Serve with cocktail sauce, aioli, chili sauce or sweet and sour sauce for dipping.

Battered Prawns - courtesy of Chef Duminda
Battered Prawns – courtesy of Chef Duminda

Euro 2012 Football food – Bitterballen

All football fans the world over will know that Euro 2012 kicked off yesterday (this football tournament is second only to the World Cup in the football world) and you may or may not know this but I am Dutch. Yes, from Holland, country of canals, tulips, windmills, cheese and FOOTBALL. And there is absolutely nothing else in the world that makes me more patriotic than watching the Dutch football team compete in the Euro or World Cup’s.

During these games I usually laugh (often hysterically), swear (a lot), cry (usually when we lose, a Dutch player gets injured or sometimes because a particular shot or pass was just sooo beautiful) and drink a lot of beer. Often I will dress up in orange and attempt to paint the Dutch flag on my face. I have also been known to hide behind the sofa or simply walk out of the room because I couldn’t bear to watch anymore.

So tonight is Holland’s first game in Euro 2012 against Denmark. I am nervous. Not just because Denmark are quite a strong team but also because some members of the Holland team were subjected to racial abuse during a training session in Krakow, Poland and I fear some of the players may have lost some of their morale. Still they are professionals so fingers crossed they take it in their stride and play their hearts out tonight.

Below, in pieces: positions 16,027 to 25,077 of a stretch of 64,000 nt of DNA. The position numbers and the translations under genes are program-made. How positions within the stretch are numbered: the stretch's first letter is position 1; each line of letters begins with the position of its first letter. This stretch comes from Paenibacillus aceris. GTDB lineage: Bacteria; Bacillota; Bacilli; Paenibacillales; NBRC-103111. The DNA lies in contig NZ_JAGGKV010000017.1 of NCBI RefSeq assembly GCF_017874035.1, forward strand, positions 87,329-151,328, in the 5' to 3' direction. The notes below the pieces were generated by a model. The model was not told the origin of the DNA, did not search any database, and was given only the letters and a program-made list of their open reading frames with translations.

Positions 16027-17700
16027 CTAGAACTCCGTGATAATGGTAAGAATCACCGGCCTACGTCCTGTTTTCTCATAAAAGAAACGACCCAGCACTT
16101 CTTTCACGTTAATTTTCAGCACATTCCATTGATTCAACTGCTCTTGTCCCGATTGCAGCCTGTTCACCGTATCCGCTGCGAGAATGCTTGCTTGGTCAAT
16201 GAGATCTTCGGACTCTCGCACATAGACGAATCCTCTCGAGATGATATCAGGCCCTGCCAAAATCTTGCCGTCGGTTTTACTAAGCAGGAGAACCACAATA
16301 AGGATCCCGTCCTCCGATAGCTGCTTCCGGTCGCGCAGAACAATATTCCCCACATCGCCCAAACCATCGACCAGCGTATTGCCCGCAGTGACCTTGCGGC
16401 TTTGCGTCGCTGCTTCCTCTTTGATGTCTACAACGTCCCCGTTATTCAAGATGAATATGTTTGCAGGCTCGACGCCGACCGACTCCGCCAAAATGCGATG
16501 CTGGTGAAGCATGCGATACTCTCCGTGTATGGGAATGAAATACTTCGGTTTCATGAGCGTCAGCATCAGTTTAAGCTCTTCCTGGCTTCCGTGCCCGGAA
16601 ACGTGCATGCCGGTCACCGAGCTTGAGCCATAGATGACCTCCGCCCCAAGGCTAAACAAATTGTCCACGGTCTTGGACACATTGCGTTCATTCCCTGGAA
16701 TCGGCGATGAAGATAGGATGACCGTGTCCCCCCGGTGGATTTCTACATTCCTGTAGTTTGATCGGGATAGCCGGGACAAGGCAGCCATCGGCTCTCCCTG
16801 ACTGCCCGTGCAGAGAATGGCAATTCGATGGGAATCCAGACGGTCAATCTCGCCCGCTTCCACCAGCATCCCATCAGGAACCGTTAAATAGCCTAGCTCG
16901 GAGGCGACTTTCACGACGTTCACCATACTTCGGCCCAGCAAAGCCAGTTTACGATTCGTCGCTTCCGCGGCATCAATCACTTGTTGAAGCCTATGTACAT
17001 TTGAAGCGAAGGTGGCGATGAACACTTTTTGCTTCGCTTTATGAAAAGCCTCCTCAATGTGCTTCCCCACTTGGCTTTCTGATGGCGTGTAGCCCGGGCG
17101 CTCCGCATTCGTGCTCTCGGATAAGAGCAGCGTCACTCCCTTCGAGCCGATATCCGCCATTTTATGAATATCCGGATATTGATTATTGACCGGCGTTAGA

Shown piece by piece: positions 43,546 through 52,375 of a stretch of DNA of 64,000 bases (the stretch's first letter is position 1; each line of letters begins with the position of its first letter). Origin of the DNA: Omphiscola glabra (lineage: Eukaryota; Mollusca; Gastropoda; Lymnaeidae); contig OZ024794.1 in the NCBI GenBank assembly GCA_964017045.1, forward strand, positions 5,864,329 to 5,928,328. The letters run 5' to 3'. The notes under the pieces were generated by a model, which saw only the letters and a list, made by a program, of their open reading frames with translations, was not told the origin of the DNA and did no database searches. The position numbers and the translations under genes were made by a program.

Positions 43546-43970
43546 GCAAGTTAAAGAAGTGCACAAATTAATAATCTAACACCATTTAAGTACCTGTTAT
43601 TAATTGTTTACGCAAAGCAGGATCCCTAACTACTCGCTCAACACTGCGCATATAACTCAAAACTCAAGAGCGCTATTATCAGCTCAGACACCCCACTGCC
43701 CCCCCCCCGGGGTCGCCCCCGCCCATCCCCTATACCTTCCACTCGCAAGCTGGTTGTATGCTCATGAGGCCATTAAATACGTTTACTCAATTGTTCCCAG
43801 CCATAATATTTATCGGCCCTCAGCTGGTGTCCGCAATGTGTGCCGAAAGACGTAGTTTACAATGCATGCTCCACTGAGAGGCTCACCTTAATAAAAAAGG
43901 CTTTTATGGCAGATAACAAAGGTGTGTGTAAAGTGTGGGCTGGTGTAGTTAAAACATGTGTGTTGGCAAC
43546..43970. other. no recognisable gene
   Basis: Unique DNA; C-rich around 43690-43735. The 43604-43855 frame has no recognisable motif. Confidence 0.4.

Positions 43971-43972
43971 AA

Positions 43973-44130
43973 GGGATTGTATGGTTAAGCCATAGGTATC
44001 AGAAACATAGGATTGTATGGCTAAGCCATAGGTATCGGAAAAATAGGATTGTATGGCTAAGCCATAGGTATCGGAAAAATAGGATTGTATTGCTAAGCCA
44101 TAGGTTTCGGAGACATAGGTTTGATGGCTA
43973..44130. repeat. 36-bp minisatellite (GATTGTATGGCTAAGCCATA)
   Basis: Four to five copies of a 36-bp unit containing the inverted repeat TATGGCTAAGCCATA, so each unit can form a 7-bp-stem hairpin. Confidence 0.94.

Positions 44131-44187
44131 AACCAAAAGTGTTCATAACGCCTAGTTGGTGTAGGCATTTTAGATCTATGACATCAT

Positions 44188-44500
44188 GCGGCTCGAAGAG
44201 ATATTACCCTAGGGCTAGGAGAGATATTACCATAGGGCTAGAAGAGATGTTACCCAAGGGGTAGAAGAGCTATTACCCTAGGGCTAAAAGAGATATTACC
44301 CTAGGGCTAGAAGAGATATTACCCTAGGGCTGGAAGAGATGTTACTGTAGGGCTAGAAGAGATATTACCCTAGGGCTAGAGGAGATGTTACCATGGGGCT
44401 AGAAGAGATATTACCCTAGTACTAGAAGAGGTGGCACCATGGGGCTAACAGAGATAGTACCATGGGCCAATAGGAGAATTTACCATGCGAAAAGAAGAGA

HUP Holland HUP!
HUP Holland HUP!

A typical Dutch snack is bitterballen, which are golf ball size meat croquettes popular in bars and pubs across Holland. The name bitterbal, literally “bitter ball”, does not indicate that its taste is bitter, unlike the fabulous bitter gourd I posted about earlier. They were originally meant to be served with a “bittertje” (a small glass of Dutch Jenever (like the famous Bols), similar to but not quite the same as Gin).

They can be quite time-consuming to make (3 hours to stew the meat then letting the meat mixture chill overnight in the fridge etc etc.) but I will give you a simpler and quicker version today.

Dutch Bitterballen


  • 5 tbsp. butter or margarine